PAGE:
Joe Stiglitz has a new article, where he continues to develop his rather unconventional view of business cycles. Is his theory a real theory or a demand side theory? I can’t quite tell, maybe one of my commenters can help me out.
Of course the most important stylized fact of the Great Depression was the horrific collapse in industrial production between 1929 and 1933. And what caused this collapse? Apparently productivity improvements in the farm sector. Productivity gains that were also occurring in the booming 1920s.
And how does Stiglitz know this?
At the beginning of the Depression, more than a fifth of all Americans worked on farms. Between 1929 and 1932, these people saw their incomes cut by somewhere between one-third and two-thirds, compounding problems that farmers had faced for years. Agriculture had been a victim of its own success. In 1900, it took a large portion of the U.S. population to produce enough food for the country as a whole. Then came a revolution in agriculture that would gain pace throughout the century—better seeds, better fertilizer, better farming practices, along with widespread mechanization. Today, 2 percent of Americans produce more food than we can consume.
Interesting, but this has been going on for 120 years. So why was the economy booming in 1929, and flat on its back in 1932? And why doesn’t Stiglitz discuss what happened to the incomes for the other 80%, the people not in farming? It turns out that their incomes also fell “between one-third and two-thirds,” indeed nearly 50% by the fourth quarter of 1932. So nothing particularly interesting was going on in farming, and yet this somehow explains the far greater collapse in output in manufacturing, mining, and construction. There may be a model there, but I don’t see it.
What about the conventional explanation, that it was an adverse demand shock? The view that errors of omission or commission by the Fed explain the 50% fall in NGDP:
Many have argued that the Depression was caused primarily by excessive tightening of the money supply on the part of the Federal Reserve Board. Ben Bernanke, a scholar of the Depression, has stated publicly that this was the lesson he took away, and the reason he opened the monetary spigots. He opened them very wide. Beginning in 2008, the balance sheet of the Fed doubled and then rose to three times its earlier level. Today it is $2.8 trillion. While the Fed, by doing this, may have succeeded in saving the banks, it didn’t succeed in saving the economy. Reality has not only discredited the Fed but also raised questions about one of the conventional interpretations of the origins of the Depression. The argument has been made that the Fed caused the Depression by tightening money, and if only the Fed back then had increased the money supply—in other words, had done what the Fed has done today—a full-blown Depression would likely have been averted. In economics, it’s difficult to test hypotheses with controlled experiments of the kind the hard sciences can conduct. But the inability of the monetary expansion to counteract this current recession should forever lay to rest the idea that monetary policy was the prime culprit in the 1930s.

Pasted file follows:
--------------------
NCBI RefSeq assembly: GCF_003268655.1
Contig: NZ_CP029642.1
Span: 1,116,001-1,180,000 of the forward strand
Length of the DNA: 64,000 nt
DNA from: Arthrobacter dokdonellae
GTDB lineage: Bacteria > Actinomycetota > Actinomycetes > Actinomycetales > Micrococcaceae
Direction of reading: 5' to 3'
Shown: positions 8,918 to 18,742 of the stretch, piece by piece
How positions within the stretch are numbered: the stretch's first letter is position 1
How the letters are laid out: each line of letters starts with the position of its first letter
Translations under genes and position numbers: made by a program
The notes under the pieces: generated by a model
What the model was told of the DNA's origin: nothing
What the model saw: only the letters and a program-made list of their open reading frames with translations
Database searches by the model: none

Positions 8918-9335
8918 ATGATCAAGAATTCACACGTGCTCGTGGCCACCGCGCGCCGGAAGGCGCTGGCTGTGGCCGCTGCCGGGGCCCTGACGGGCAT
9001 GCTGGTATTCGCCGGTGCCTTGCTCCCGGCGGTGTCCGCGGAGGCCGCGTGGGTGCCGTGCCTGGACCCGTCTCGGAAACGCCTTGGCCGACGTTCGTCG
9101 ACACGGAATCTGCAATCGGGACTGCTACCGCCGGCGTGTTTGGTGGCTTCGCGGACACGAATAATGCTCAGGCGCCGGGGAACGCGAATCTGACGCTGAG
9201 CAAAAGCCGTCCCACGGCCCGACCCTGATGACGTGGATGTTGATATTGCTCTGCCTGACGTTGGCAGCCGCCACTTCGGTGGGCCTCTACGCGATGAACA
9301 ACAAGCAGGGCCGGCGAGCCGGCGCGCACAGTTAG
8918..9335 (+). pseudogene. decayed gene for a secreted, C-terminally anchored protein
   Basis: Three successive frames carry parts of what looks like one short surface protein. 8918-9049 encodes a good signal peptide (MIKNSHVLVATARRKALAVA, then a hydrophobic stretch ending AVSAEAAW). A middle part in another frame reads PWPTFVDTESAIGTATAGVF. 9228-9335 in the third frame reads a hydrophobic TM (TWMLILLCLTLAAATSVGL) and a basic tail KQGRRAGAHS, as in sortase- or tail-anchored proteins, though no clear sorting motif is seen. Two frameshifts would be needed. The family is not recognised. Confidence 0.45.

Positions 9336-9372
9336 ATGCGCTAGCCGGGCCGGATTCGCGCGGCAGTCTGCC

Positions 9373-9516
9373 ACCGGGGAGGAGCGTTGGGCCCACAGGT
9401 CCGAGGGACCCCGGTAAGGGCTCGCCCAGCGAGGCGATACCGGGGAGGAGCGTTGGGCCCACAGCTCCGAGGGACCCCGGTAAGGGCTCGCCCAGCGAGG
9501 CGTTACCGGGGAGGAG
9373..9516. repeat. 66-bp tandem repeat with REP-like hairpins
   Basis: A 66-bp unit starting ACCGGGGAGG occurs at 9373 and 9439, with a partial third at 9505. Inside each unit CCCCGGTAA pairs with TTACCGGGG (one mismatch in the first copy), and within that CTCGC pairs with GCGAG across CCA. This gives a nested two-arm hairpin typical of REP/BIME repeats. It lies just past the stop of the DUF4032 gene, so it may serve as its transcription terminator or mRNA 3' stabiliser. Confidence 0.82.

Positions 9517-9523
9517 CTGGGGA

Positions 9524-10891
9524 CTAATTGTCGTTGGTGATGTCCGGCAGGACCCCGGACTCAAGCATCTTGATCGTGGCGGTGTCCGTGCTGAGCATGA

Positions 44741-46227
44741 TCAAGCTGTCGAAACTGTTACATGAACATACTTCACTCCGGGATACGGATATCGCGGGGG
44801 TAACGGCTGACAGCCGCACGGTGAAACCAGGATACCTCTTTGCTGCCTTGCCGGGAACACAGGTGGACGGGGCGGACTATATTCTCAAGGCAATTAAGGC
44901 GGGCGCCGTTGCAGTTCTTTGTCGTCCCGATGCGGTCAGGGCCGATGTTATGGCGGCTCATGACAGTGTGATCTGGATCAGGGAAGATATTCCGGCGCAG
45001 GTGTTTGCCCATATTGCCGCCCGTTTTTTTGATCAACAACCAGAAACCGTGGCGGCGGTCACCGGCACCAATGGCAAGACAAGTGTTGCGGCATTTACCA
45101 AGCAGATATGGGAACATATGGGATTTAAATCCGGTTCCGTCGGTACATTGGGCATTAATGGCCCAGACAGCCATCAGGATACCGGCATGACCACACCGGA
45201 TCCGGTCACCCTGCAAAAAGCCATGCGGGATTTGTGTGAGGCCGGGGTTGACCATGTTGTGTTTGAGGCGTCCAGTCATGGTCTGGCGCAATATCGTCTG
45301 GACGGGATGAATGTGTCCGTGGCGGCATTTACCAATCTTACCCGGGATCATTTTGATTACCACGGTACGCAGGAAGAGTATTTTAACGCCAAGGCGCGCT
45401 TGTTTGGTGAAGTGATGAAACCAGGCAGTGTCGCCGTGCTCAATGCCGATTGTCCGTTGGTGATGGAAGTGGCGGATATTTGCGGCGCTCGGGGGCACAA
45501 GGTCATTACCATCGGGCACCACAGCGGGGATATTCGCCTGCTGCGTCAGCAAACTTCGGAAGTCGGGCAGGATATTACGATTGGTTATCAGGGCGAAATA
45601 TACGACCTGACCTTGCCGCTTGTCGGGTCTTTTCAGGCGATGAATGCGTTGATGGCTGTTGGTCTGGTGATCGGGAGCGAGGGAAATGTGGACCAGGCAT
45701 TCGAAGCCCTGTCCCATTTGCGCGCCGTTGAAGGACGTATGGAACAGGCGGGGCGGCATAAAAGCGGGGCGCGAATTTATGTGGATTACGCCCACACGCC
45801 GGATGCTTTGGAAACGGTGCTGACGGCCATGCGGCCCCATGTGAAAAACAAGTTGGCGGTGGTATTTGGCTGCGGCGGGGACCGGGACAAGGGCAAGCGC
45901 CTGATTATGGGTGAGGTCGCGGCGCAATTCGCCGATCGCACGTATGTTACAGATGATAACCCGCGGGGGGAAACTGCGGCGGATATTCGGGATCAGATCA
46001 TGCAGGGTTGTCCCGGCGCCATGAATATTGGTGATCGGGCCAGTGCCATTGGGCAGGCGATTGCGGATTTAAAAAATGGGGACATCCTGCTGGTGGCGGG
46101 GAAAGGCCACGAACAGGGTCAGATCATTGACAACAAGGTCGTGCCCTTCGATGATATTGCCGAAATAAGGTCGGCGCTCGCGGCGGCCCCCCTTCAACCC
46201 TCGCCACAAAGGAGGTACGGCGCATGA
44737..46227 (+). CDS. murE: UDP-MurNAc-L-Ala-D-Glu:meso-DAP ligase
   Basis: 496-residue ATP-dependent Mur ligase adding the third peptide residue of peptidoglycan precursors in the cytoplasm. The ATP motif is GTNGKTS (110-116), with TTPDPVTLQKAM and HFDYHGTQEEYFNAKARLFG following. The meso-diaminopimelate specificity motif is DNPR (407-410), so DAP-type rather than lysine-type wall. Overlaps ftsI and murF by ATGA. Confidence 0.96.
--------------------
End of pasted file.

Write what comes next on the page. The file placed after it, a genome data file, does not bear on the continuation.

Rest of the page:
. . .
Monetary policy is not going to help us out of this mess. Ben Bernanke has, belatedly, admitted as much.
Readers of Vanity Fair are being led to believe that Bernanke went into this downturn thinking that monetary stimulus was the answer to depressions, and then had a sort of epiphany that monetary stimulus doesn’t work. Is this really true? Has Bernanke suddenly become an adherent to the view that the Fed is out of ammunition? Or that they have ammo, but that nominal growth can’t solve real problems (as RBC adherents believe.) I’ll pay $100 to the first person who can convince me that Bernanke believes monetary policy can’t boost AD, or that he believes AD can’t boost output. (I should offer $10,000, but proportional to wealth my offer is just as generous as Mitt Romney’s.)
Stiglitz is a distinguished Nobel Prize winner. But he didn’t win for business cycle theory. I doubt even his fellow progressive Paul Krugman could make heads or tails out of Stiglitz’s essay. That doesn’t make Stiglitz wrong (I’m also a contrarian.) But if you are going to make that sort of argument, you need more evidence than farm incomes falling during the Great Depression.
Paul Krugman likes to show a graph indicating that each country began recovering from the Depression right after it adopted expansionary monetary policies (i.e. currency devaluation.) If Stiglitz has an explanation for that, I’d love to hear it.
Back in the 1930s many people thought the Great Depression was caused by too much output. This led FDR to adopt programs aimed at reducing output (such as the AAA and the NIRA.) They “worked.” Today economists tend to scoff at such ideas, as falling output is essentially the definition of a depression. But not Stiglitz:
Throughout the 1930s, in spite of the massive drop in farm income, there was little overall out-migration. Meanwhile, the farmers continued to produce, sometimes working even harder to make up for lower prices. Individually, that made sense; collectively, it didn’t, as any increased output kept forcing prices down.
HT: Gregory Barr, Larry